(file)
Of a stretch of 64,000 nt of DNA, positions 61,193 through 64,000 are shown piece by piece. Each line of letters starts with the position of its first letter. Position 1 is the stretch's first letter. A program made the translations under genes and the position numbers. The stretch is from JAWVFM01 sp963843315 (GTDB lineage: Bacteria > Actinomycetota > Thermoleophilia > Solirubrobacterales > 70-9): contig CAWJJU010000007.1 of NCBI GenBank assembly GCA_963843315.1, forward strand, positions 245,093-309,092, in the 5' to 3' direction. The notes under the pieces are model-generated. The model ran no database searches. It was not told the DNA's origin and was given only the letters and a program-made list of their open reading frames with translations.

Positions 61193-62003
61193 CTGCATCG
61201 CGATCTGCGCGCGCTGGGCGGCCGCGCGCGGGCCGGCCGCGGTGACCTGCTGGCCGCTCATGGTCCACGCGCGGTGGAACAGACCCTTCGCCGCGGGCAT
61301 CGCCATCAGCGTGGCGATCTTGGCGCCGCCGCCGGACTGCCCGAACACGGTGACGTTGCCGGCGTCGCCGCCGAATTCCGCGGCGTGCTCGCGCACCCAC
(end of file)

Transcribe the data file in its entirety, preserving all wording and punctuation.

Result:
Of a stretch of 64,000 nt of DNA, positions 61,193 through 64,000 are shown piece by piece. Each line of letters starts with the position of its first letter. Position 1 is the stretch's first letter. A program made the translations under genes and the position numbers. The stretch is from JAWVFM01 sp963843315 (GTDB lineage: Bacteria > Actinomycetota > Thermoleophilia > Solirubrobacterales > 70-9): contig CAWJJU010000007.1 of NCBI GenBank assembly GCA_963843315.1, forward strand, positions 245,093-309,092, in the 5' to 3' direction. The notes under the pieces are model-generated. The model ran no database searches. It was not told the DNA's origin and was given only the letters and a program-made list of their open reading frames with translations.

Positions 61193-62003
61193 CTGCATCG
61201 CGATCTGCGCGCGCTGGGCGGCCGCGCGCGGGCCGGCCGCGGTGACCTGCTGGCCGCTCATGGTCCACGCGCGGTGGAACAGACCCTTCGCCGCGGGCAT
61301 CGCCATCAGCGTGGCGATCTTGGCGCCGCCGCCGGACTGCCCGAACACGGTGACGTTGCCGGCGTCGCCGCCGAATTCCGCGGCGTGCTCGCGCACCCAC